• Arabanoo lookout at Dobroyd Head Arabanoo lookout at Dobroyd Head is named in honour of Arabanoo, the first Aboriginal man to live among European settlers. It's a great spot for whale watching, offering views over North and South Head and the Pacific Ocean.
    • Grotto Point Aboriginal engraving site Sydney Harbour National Park’s rock engravings immerse you in Sydney’s Aboriginal heritage. Head to Grotto Point at Dobroyd Head for historic rock art and scenic views.
    • Living world WildTracker: Bradleys Head On a WildTracker excursion, Stage 3 (Years 5-6) students investigate and analyse the natural environment of Bradleys Head. Students identify and group species and discuss adaptations that help these species survive and thrive here.
    • Living world WildTracker: Nielsen Park On a WildTracker excursion, Stage 3 (Years 5-6) students will explore and analyse the natural environment of Nielsen Park. We'll identify and group species and discuss the adaptations that help these species survive and thrive here.
    • Who's Arabanoo? This school excursion in Sydney Harbour National Park is for Stage 2 (Years 3-4) students and focuses on HSIE. Walk down the track to Reef Beach with an Aboriginal ranger to hear about the cultural history of the area and learn about the European history of surrounding sites.
    • WildThings at Bradleys Head Book your WildThings school excursion for Stage 1 (Years 1-2) students in Sydney Harbour National Park. Together we'll explore the living world and identify the features that help native plants and animals thrive here.
    Show more

    An island paradise

    Bradleys Head, Sydney Harbour National Park. Photo: David Finnegan

    The park protects five historic harbour islands. Discover the rich convict and maritime heritage of Goat Island, along with stunning views from all angles. Why not picnic at Rodd or Shark Island? Set aside for public enjoyment as early as 1879, both offer picnic areas, beaches and paths for you to explore. The park’s exceptional landscapes are the perfect setting for fishing, swimming, scuba diving and soaking up the views. Head to Clark Island for an Aboriginal cultural experience and enjoy the city lights as you dine on Fort Denison. Sydney Harbour National Park is beloved by landscape photographers, so why not bring your camera and take a few shots?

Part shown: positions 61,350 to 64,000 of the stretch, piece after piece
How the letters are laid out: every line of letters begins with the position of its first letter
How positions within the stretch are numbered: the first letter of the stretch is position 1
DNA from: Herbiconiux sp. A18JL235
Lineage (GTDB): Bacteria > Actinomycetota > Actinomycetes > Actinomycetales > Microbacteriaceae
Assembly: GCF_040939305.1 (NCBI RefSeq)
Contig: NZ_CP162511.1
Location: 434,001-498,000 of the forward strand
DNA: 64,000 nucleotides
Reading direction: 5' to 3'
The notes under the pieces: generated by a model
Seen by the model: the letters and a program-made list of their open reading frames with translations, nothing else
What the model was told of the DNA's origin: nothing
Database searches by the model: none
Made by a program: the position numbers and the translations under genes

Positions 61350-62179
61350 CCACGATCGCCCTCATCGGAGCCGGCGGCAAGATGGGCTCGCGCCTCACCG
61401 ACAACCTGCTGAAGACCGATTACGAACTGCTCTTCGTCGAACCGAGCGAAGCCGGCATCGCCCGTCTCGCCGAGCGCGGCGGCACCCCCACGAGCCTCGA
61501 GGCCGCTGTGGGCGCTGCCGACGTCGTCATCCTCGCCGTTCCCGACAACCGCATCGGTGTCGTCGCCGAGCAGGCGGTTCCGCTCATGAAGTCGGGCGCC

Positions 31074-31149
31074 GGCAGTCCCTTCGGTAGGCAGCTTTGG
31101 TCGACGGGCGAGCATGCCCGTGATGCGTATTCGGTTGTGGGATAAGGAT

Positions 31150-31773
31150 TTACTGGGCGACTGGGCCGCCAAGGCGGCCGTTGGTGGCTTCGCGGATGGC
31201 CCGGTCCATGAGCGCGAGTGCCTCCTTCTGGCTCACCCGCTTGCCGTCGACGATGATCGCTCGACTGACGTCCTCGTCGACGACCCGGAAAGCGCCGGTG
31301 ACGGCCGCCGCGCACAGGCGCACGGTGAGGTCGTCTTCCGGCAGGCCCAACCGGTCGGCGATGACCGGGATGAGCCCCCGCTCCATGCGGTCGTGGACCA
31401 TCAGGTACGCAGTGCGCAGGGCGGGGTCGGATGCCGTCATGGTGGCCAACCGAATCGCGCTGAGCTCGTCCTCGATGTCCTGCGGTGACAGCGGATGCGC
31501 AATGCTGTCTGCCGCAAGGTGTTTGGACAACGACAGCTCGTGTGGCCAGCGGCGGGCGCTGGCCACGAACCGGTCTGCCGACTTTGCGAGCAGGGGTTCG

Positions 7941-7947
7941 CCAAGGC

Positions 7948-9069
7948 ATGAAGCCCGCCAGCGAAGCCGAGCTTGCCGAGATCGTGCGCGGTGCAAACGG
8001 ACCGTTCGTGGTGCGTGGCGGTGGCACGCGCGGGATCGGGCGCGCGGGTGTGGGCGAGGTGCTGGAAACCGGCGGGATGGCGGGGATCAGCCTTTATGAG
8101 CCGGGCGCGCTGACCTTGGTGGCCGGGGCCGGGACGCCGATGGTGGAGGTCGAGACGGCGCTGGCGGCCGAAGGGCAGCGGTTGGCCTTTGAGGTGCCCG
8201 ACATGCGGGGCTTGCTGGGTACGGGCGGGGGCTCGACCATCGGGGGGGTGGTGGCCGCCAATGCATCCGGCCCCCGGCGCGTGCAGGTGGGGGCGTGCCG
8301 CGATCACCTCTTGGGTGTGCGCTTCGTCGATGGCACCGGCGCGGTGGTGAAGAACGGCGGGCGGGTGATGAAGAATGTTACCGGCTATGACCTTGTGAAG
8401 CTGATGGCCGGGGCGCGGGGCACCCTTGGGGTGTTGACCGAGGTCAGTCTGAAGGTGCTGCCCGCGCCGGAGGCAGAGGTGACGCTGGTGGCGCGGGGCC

• Arabanoo lookout at Dobroyd Head Arabanoo lookout at Dobroyd Head is named in honour of Arabanoo, the first Aboriginal man to live among European settlers. It's a great spot for whale watching, offering views over North and South Head and the Pacific Ocean.
    • Bradleys Head – Booraghee Amphitheatre Bradleys Head – Booraghee ('boo-ruh-gee) Amphitheatre is an exceptionally popular place within Sydney Harbour National Park. A fabulous lookout, it's also a great picnic area and fishing spot.
    • Bradleys Head to Chowder Bay walk Take the Bradleys Head to Chowder Bay walk for beautiful views of Sydney Harbour. This easy walk takes you from Taronga Zoo to the beach and cafes at Chowder Bay.
    • Sydney seaplane flight and Shark Island picnic Discover a whole new side to Sydney Harbour on a scenic flight with Sydney Seaplanes. You’ll fly through to Bondi before enjoying a decadent picnic on Shark Island.
    • Whale watching tours of Sydney Harbour and beyond Join Oz Whale Watching for an exhilarating cruise of Sydney Harbour, the heads and the sparkling blue ocean beyond. You’ll enjoy delicious food and the chance to see magnificent humpback whales.

    Diverse landscapes

    Arabanoo lookout at Dobroyd Head, Sydney Harbour National Park. Photo: David Finnegan

    Immerse yourself in nature at Sydney Harbour National Park. Exploring its varied scenery, you'll find everything from sandstone cliffs and rocky foreshores to quiet beaches and bushland. Stand beneath gigantic Sydney red gums and Port Jackson figs or absorb the sheer size of the harbour from a headland lookout.

    • Aboriginal cultural cruise in Sydney Harbour Join the friendly and knowledgeable guides of Tribal Warrior for a fascinating boat and island tour as you learn about the Aboriginal culture of Sydney Harbour.
    • Bottle and Glass Point Bottle and Glass Point is an ideal picnic spot in Nielsen Park in Sydney’s Eastern Suburbs. Enjoy lovely harbour views and go fishing, snorkelling, diving or swimming.
    • Guided kayak tours at Manly Beach Join the friendly local guides of Manly Kayak Centre for an unforgettable paddle and scenic walk. From ocean to hilltop, it’s a great way to enjoy the highlights of Sydney’s beautiful North Harbour, near Manly Beach.
    • Guided walks at Georges Head in Sydney Join your friendly guide from EcoWalks Tours for a fascinating harbour-side excursion at Georges Head in Sydney. You'll experience local history, enjoy stunning views and see native wildlife.  
    • Manly scenic walkway Also known as the Spit Bridge to Manly Walk, Manly Scenic Walkway is among Sydney's best walking tracks. Enjoy bush, beach and beautiful views on this excellent day walk.
    • Multi-day Sydney Harbour guided coastal walks See Sydney in a whole new light with Urban Walks. Stay in stylish accommodation, indulge in gourmet food and take in the stunning views of Sydney Harbour National Park on this multi-day coastal walk.